In an unexpected turn of events, 3D platformers are making a come back this year. Heading up the charge was Yooka-Laylee, the Kickstarter success story from Playtonic, but with many more pretenders on the horizon, perhaps it’s time to step back in time and take another look one not so well known original.

Exclusive to the original Xbox console, Voodoo Vince didn’t get much love when it was first released back in 2003, despite being critically well received. Now remastered for Xbox One, developers Beep Games hope to catch the revival wave and bring in some new fans. But does the gameplay stand the test of time?


Here’s what I liked:

Voodoo – The game’s setting is probably it’s biggest draw. The story begins as Madam Charmaine is kidnapped during a robbery of her Voodoo Store. In the struggle, the robbers accidentally release the powers of Zombie Dust, bringing to life a Voodoo Doll named Vince. As the game is set in the heart of New Orleans, we’re treated to plenty of Voodoo magic, Cajun culture, and some snazzy jazz music to keep you company as you travel through swamps, cemeteries and spooky streets. I’ll be honest, it’s not graphically amazing, but the design is fun and colorful and certainly memorable.

Vince – A 3D platformer is nothing without its colorful mascot. Recently brought to life, Vince is Madam Charmaine’s third best Voodoo doll. Laid back and sarcastic, he’s extremely likable and oozing with charm. Of course, wise cracking can only get you so far, but luckily Vince is also hard as nails with three main attacks to hand: punch, spin and an aerial slam move. Fallen enemies will drop beads which you can collect to power up your Voodoo meter allowing Vince to sacrifice himself to destroy large groups of attackers. These special moves can be collected throughout the game world and become more extravagant as the game goes on with Vince cutting himself up with chainsaws, bear traps and even a lawn mower.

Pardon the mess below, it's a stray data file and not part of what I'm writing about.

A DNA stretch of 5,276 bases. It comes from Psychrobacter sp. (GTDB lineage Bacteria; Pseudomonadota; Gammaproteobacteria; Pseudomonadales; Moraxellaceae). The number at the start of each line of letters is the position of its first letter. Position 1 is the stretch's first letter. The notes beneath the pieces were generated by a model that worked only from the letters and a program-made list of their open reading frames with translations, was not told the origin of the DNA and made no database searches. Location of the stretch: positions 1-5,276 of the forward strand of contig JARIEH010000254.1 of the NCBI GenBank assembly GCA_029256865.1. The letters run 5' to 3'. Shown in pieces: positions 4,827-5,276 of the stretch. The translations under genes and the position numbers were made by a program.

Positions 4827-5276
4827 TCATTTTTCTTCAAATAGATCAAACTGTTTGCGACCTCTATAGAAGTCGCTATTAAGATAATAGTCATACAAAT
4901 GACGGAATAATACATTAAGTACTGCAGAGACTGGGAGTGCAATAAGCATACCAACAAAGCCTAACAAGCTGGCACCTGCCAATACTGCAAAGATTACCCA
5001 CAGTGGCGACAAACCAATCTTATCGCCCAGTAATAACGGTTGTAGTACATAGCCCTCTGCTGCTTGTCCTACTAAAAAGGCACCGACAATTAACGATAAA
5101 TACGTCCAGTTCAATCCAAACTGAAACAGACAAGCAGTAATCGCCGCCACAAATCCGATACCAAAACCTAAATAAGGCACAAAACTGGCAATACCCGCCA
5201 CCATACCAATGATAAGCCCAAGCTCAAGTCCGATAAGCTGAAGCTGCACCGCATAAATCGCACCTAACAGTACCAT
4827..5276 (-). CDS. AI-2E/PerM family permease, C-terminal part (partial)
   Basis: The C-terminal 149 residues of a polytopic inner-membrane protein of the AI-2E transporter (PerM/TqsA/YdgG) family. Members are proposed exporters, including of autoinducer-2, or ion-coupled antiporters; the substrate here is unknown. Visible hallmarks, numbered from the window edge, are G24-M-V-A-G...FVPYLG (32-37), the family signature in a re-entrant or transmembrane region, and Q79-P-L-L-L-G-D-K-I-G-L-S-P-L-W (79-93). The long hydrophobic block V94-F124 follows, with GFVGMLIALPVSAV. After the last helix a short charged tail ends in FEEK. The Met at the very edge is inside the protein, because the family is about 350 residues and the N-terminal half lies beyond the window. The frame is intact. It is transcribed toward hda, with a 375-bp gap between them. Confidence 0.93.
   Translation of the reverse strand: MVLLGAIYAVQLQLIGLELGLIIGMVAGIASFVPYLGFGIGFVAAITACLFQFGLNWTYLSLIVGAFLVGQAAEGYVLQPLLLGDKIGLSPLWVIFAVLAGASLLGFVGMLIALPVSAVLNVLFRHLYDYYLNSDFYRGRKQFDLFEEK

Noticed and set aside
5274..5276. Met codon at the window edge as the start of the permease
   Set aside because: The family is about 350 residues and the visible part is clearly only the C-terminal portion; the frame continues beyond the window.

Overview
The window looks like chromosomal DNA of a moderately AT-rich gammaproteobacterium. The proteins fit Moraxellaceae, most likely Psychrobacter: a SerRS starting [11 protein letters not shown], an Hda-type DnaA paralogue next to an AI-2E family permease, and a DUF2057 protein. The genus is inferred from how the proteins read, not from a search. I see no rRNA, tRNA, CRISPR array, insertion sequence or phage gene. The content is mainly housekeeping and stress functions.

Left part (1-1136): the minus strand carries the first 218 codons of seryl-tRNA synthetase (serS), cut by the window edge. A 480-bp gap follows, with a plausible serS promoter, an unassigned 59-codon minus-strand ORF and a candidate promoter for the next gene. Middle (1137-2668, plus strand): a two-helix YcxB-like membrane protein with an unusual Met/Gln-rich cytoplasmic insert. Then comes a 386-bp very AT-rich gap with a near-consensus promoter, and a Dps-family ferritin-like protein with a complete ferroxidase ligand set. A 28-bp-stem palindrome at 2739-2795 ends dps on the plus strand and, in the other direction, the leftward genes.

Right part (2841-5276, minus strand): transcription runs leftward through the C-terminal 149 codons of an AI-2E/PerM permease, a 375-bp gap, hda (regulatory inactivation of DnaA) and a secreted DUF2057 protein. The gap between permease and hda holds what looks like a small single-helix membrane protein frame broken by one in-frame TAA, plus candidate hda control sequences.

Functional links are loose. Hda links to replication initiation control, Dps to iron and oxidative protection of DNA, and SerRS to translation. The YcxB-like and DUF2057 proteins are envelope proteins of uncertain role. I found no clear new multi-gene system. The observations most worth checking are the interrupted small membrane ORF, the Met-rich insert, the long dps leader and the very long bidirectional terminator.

Here’s what I didn’t like:

Evil Eye – The biggest enemy you will need to counter is the game’s camera, which insists on pointing at the top of your head instead of anywhere useful. Most of the enemies you meet pose nothing more than a minor nuisance and most can be easily avoided altogether. However, the forced camera angle prevents you being able to see anything more than a foot around you so things can sneak up behind or you might accidentally bump a bomb just because you couldn’t see it. You can move the camera to an extent, but it immediately snaps back to the original view within seconds making it a constant battle to see where you’re going.

Sleeping Spell – The platforming is fairly simplistic, probably because the horrific camera would make anything more complex an absolute nightmare. Unfortunately, this makes the majority of the game kinda boring. Certainly, the collectibles and puzzles are somewhat interesting, but most of the actual gameplay involves running round a curved map and jumping over small gaps, and any deaths are mainly because you couldn’t see properly or because the game is being cheap.

Freakin annoying – Whilst the platforming is fairly easy, the game is filled with some annoying and overly difficult novelty sections. The room for error is marginal, and you have to be pretty much perfect to complete each of these levels. The numerous boss levels are also not a major challenge; however, they’re also extremely tedious usually requiring you to complete some task too many times before the game moves on. This type of gameplay put me off 3D platforming back in the late 90s, early 00s but despite being a remastered game, nothing much has changed in this department. The checkpoints aren’t kind either, and if you run out of lives, Vince is sent back to the main menu. You can collect extra lives throughout the game, but the checkpoints aren’t much better than redoing the whole level anyway, so why bother. You wouldn’t mind replaying levels if they were actually enjoyable, but it got to the point where I was only able to play the game for short periods of time before needing to switch to another game to blow off some steam. And here I was thinking games were meant to be fun.


Wrap up:

Dull and dated and more cheap than challenging, it’s difficult to recommend Voodoo Vince Remastered to anyone other than diehard Voodoo Vince fans. To be fair, I found no bugs or performances issues, and while Vince himself is a likable character, the tired gameplay when compared to more modern, similarly priced platformers, just doesn’t make the grade in 2017.

Score: Limited Appeal

Voodoo Vince Remastered was developed by Beep Games Inc and published on Xbox One by Microsoft Game Studios. It was released April 18, 2017, for $14.99. A copy was provided for review purposes.